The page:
Demon Copperhead by Barbara Kingsolver, New York: Harper, 2022, 560pp.
The adjective “Dickensian” entered the English language to signify systemic social inequality and brutal poverty and squalor, especially regarding the cruel treatment of children who are victims of circumstance.
US author Barbara Kingsolver’s latest novel Demon Copperhead, a coming-of-age narrative written in homage to Charles Dicken’s David Copperfield, explores the way this term is applicable to the contemporary US opioid crisis in Appalachia, an area she knows intimately.
The social crisis emerged when giant US pharmaceutical companies pumped billions of opioids into the populations of some of the poorest, deindustrialised regions of the country, deliberately campaigning for doctors to prescribe them. Many an addict began with a prescription from a doctor.
Between 2006 and 2012, 76 billion prescription pain pills were pumped out, fuelling an epidemic to which the companies responded by pumping more pills into the hardest hit regions, above all Appalachia. Former coal mining centres in Kentucky, Virginia, West Virginia and Tennessee were targeted in particular.
By 2021 US deaths from overdose of synthetic opioids rose to 71,000, up from 58,000 in 2020.
That Kingsolver has chosen to write about the impact of the opioid crisis, at the same time delving into the history of literature, lines up with the interest she has previously shown in social and historical issues. Her early novels (1988 and 1993) featured the adoption of an Indigenous child by a non-Indigenous parent. The 1998 publication of The Poisonwood Bible, about the consequences of an American family travelling to the then Belgian Congo in 1959 so the father could be a missionary, won her a wide following. The Lacuna, set in pre-World War II Mexico and post-war United States, won her the Orange Prize for literature.
Kingsolver must have a fascination with Victorian England and the connections it can have with today’s United States. Her 2018 novel Unsheltered, which partly concerned the contemporary threat of homelessness even for middle class people, featured an archival discovery of a real letter from Charles Darwin.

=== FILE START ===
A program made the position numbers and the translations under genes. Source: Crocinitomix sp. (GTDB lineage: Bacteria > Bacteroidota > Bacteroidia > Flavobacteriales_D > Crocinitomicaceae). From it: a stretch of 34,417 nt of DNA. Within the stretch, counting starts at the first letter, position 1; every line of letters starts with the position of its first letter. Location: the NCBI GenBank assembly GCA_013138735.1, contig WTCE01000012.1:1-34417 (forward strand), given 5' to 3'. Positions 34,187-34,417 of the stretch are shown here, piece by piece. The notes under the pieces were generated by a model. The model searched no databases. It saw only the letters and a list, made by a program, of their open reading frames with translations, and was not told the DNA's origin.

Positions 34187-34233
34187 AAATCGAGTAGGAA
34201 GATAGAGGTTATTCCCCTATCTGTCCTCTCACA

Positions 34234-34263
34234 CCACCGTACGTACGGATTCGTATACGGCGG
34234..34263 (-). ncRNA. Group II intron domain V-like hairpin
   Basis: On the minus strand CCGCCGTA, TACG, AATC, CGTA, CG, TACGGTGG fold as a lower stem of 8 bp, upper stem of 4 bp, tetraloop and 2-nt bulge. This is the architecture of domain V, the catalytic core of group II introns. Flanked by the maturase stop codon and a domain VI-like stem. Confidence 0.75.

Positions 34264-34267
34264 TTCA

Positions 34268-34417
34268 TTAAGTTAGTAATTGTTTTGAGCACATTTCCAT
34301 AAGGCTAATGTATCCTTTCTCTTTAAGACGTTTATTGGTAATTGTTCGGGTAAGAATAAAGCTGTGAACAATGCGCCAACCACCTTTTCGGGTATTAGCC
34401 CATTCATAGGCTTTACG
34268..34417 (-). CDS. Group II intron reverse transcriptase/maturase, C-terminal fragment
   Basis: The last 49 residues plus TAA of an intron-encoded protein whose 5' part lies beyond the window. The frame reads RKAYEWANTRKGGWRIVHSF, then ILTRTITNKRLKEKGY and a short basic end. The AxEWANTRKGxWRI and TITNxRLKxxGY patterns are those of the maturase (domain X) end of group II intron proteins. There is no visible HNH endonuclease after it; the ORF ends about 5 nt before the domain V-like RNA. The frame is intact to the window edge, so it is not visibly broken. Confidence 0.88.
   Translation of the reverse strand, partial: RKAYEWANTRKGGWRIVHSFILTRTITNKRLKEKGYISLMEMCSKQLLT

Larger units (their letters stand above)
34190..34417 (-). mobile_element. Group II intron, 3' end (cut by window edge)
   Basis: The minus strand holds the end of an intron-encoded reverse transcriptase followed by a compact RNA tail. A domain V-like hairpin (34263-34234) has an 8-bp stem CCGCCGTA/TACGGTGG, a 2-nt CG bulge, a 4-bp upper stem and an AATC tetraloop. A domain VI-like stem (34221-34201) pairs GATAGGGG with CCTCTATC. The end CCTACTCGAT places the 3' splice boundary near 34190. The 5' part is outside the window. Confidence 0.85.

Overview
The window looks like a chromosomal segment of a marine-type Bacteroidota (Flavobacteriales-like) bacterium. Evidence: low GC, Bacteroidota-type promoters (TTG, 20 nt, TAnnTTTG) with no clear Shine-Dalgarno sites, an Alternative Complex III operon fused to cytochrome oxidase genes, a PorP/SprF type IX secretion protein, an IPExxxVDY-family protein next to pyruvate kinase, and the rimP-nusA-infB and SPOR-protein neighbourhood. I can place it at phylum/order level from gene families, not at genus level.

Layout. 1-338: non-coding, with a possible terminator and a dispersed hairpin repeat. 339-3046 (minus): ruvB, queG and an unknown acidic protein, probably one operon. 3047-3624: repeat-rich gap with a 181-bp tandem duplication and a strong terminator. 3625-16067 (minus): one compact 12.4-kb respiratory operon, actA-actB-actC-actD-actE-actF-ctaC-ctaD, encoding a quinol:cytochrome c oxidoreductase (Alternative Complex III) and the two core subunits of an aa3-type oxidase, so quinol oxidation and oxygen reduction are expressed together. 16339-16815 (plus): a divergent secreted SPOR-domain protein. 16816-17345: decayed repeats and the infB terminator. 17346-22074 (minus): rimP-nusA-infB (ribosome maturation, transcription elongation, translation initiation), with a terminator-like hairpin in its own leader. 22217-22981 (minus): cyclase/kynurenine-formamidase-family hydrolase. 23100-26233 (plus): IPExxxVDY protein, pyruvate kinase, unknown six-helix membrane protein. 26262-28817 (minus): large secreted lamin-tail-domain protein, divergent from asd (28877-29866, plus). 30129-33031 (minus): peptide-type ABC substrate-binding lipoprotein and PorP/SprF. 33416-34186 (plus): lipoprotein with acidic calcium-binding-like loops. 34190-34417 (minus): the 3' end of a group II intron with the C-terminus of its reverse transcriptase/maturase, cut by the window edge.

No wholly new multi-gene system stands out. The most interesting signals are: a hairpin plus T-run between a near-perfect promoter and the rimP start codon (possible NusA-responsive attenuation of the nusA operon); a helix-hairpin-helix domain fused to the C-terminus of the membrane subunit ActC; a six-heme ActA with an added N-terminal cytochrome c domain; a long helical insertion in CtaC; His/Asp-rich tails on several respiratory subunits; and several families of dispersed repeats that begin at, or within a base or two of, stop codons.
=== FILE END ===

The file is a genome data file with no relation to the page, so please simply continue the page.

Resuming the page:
That a leading novelist like Kingsolver has embarked on a project paying sincere tribute to Dickens is positive, given some of the identity politics based hostility directed against him in recent years.
She has written, “I am grateful to Charles Dickens for writing David Copperfield, his impassioned critique of institutional poverty and its damaging effects on children in his society. Those problems are still with us. In adapting his novel to my own place and time, working for years with his outrage, inventiveness, and empathy at my elbow, I’ve come to think of him as my genius friend.”
Kingsolver’s imaginative reworking of the novel Dickens described as “his favourite child” (for it wove in some autobiographical elements) is entirely readable as a stand-alone work of fiction, but she has faithfully graphed the plot line of David Copperfield, and sometimes transplanted conversations straight from Dickens.
Both Demon and David, born fatherless and soon orphaned and left with heartless stepfathers, have blighted childhoods. Kingsolver parallels the experience David endures at a vicious boarding school with Demon’s life at the hands of social security, farming him out to a foster parent who will take those children rejected by everybody else, only to work them unmercifully as cheap labour.
In England, David’s stepfather has more misery in store for the boy, and sends him aged ten to work in London in a bottle washing factory. Undoubtedly drawing on his own traumatic experience in a blacking (shoe polish) factory aged not much older than David when his (the novelist’s) father was imprisoned for debt, Dickens depicts heart-wrenching loneliness, isolation and alienation in the metropolis.
For Demon, shunted from one foster home to another, the foster system is completely impersonal and dispiriting, but he finds emotional support in the countryside of Lee County, Virginia.
The area, however, is blighted by endemic drug usage thanks to the campaign by big Pharma to target the area, once a centre of working class militancy, and reduce it to social misery.